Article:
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HomeLocal NewsWhy be afraid of privatization? Labor advocate says CENECO employees wary of...

Why be afraid of privatization? Labor advocate says CENECO employees wary of JVA as it would affect their “interests”

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BACOLOD CITY, Negros Occidental, Philippines – Wennie Sancho had not been afraid of going against the tide.

Many years ago, in the 1990s, when radicalism dominated the labor movement in Negros island, Wennie had never been afraid of taking a moderate stance, a little Left of center, if he were to describe it.

He advocated for labor rights but always within the context of the Labor Code of the Philippines, what he might call as the “bible” of labor organizers.

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Now, Wennie is taking a more sober and informed stance as the debate heats up on the joint proposal of MORE Power and Manila Electric Company or MERALCO – both under Ignite Power for a joint venture agreement with the Central Negros Electric Cooperative.

Sancho, who also heads the Power Watch Negros Advocate, said the position taken by the supervisory union on the issue only indicates its members are acting based on their interests and might be afraid of losing their high salaries and perks.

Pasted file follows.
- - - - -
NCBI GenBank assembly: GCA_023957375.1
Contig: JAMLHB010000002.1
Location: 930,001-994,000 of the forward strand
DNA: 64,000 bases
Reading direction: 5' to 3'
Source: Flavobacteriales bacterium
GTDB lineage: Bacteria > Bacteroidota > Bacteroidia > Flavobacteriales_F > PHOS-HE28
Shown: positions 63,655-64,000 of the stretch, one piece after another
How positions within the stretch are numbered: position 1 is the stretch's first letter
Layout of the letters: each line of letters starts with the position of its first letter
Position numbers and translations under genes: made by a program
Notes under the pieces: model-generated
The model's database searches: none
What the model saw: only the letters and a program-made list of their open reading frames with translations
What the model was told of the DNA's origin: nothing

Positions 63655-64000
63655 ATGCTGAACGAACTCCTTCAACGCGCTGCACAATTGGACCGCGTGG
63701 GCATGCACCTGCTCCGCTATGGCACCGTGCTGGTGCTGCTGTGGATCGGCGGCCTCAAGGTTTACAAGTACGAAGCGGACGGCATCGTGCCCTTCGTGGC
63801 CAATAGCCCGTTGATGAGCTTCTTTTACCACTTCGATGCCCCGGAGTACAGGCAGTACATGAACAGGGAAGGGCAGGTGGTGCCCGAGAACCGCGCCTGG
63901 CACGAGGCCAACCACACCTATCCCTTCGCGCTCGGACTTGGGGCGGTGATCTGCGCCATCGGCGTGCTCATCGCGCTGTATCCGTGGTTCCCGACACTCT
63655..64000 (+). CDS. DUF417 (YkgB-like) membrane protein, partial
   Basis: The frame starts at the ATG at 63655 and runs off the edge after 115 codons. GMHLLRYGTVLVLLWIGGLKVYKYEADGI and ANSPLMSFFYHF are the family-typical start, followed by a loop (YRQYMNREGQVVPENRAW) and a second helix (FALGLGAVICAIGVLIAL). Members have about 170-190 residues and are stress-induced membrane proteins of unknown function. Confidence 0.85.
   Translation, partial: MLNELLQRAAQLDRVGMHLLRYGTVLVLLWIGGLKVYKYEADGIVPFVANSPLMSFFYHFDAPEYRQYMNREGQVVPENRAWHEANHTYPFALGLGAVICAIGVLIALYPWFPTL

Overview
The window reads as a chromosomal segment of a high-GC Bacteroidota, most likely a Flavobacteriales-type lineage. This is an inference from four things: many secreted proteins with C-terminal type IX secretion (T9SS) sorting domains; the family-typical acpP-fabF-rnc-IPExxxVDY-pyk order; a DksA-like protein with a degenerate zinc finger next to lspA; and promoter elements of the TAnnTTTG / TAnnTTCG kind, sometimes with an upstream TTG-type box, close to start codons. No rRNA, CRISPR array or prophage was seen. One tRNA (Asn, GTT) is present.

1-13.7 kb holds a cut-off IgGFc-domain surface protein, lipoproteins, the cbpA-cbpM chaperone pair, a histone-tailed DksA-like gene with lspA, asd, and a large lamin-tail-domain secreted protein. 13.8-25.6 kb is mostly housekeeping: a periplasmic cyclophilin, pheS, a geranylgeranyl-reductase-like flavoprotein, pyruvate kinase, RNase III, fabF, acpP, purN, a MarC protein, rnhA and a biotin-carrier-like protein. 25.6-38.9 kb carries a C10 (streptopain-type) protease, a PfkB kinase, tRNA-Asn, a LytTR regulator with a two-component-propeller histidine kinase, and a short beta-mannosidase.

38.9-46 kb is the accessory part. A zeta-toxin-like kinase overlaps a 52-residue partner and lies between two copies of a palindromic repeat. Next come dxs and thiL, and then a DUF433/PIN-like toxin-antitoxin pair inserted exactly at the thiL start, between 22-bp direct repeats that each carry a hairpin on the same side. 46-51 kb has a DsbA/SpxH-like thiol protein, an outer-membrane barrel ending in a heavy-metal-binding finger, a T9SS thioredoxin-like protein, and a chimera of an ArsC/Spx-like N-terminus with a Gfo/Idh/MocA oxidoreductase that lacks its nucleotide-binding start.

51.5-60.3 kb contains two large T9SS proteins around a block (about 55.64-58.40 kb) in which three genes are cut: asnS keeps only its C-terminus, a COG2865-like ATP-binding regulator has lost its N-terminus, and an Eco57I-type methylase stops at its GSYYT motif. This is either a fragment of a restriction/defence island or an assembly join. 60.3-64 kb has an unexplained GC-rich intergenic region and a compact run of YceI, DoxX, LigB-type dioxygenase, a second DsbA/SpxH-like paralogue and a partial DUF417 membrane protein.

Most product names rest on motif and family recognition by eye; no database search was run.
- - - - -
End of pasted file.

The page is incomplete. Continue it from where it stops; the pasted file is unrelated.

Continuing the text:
The former labor sector representative to the Wages and Productivity Board in Region 6 called employees of CENECO “spoiled and pampered” as he pounted out that supervisors receive up to P50,000 a month in base pays on top of their benefits.

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He also questioned the status of the Responsible Supervisory and Confidential Union of Employees as he pointed out that confidential employees cannot be organized along with mid-level employees.

Sancho added while some opposing the JVA are doing so on the grounds that it would lead to privatization, he said CENECO is already partly privatized as its consumers are paying 12 percent VAT and the employees are coveres by the Social Security System, the pension fund trust for employees of private firms

Watch this video interview with Wennie Sancho to know more.

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Julius D. Mariveles
Julius D. Mariveles
An amateur cook who has a mean version of humba, the author has recently tried to make mole negra, the Mexican sauce he learned by watching shows of master chef Rick Bayless. A journalist since 19, he has worked in the newsrooms of radio, local papers, and Manila-based news organizations. A stroke survivor, he now serves as executive editor of DNX.
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